why mushrooms?


It’s finally time to start the new writing project I’ve been thinking about for a while now. Rob and I have been in our house near Nyack for about 10 months, and along the way, there have been several funny and perplexing incidents I’ve been itching to write about. We’ve battled ice damns, preserved suspicious bugs in the freezer, scarred the sidewalk, and developed numerous theories about the mysterious extra mailbox on our property.

At my request, Rob designed the website header (above) featuring the crazy fuchsia house with the mushroom forest. This was several months ago. “What’s up with the mushrooms?” he kept asking me while we were creating this. “I have no idea,” I said, “there’s just something about mushrooms.”

I like to eat mushrooms (the legal kind, of course) but I’ve lately been interested in them more as symbols than as edibles. They are quirky indeed: odd-looking, unassuming (and, okay, sometimes poisonous). In fairy tales and on greeting cards, they make perfect helipads for ladybugs, shelters for frogs, and stools for gnomes. I am drawn to their roundedness in the same way I am drawn to polka dots and those dome-like water towers. I imagine (hope) that mushrooms will serve as the prototypes for houses of the future. (Shout out to Casa Jetson and the Seattle Space Needle).

Mostly, mushrooms represent to me an outcropping of creativity mixed in with a bit of magic. Like ideas, they sprout where and when you least expect them. For example, flappy mini-mushrooms occasionally appear (then disappear) on a stump in our yard. Quiet as they may be, they seem like “fun guys.” (Sorry – if you thought I could get through a piece about funghi without making that joke, you are unfortunately mistaken.)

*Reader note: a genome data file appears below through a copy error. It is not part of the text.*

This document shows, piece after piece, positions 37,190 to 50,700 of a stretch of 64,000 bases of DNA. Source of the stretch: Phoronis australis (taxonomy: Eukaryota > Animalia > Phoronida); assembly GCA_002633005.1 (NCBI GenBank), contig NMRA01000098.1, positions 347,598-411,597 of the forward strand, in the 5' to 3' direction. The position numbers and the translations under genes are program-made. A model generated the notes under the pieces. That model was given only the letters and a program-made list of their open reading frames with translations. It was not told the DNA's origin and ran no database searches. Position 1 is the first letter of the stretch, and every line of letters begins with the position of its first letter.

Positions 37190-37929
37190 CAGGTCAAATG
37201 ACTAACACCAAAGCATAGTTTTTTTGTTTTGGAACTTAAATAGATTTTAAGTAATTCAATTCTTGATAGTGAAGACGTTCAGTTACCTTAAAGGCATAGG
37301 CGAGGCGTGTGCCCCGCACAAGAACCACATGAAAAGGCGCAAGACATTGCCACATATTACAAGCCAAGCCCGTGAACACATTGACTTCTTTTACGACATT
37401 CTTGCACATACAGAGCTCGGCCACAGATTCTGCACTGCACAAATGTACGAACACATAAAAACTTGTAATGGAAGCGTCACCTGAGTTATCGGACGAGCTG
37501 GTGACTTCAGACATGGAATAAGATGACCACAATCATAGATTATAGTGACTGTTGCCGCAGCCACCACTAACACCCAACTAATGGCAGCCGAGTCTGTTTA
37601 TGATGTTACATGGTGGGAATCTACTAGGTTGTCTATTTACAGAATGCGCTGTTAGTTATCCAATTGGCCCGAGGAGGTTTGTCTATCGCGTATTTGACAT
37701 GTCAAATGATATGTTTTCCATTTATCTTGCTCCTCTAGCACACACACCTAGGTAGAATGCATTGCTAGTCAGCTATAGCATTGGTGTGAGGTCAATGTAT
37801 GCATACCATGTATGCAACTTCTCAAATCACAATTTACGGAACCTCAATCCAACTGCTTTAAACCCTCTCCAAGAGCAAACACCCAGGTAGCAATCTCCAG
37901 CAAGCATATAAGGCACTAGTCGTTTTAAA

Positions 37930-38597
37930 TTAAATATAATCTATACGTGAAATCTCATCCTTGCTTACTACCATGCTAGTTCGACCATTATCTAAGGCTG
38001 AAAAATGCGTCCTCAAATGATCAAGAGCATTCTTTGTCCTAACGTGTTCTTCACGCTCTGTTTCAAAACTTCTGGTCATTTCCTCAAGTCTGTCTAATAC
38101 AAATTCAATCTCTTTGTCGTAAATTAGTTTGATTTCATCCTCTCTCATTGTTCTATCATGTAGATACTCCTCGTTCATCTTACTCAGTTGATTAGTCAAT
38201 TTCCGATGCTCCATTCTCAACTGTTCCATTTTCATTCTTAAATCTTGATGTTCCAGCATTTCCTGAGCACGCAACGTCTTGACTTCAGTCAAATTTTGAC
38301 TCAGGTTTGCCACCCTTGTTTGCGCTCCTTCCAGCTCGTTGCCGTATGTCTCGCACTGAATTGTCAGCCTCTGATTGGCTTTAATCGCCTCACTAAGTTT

When we were in San Francisco last fall, there was a whole booth in the fabulous Ferry Building Marketplace that sold only mushrooms.

At another booth nearby, they were selling little wooden mushrooms I couldn’t resist. In a Lucille Ball-esque moment, I managed to knock down several of them while reaching for this one:

My appreciation for (obsession with?) mushrooms has developed pretty much during the time we’ve been in our house. So it makes sense I would include this image in my new home tome iconography. It also makes sense, based on how much more I have been working, that I just couldn’t find (or make) the time to get this project going. (What’s with the silent ‘t’ in mortgage? – it should obviously be spelled moregage.)

Sometimes, you just need a sign. Last week, I was snooping around Christopher’s, an eclectic antique store in Nyack on South Broadway when I spotted it: my newest inspiration, our first (and what I presume will be our only?) piece of lawn ornamentation, and what has become the impetus for this first post.

So here is home tome and here is its mascot, nestled in its new habitat near a tree, beside some moss, and most importantly, easily viewable every morning from our living room’s picture window. It reminds me that there’s room for creativity in every aspect of life. And that, even at your busiest, it’s important to have fun.

Thank you for reading. If you have something essential (or non-essential) to say about mushrooms, fun guys of any kind, or lawn ornamentation in general, please leave a comment below.

4 replies

  1. Jocelyn, I really enjoyed your blog. The bananas, especially, since overripe ones are a weekly occurance here. Worms. Interesting creatures. Did you know the more worms you have around, the better your soil. On rainy days, our driveway and sometimes garage are overrun by these little creatures. Slimy as they may be, they have turned the clay soil around us into a wonderful planting medium.
    —–and mushrooms. I just LOVE them. I love how they fit so well into nature, the landscape, and even the golf course. They are so natural and seem suited for all outdoor spaces. Take care now and “hi” to Rob. Elaine

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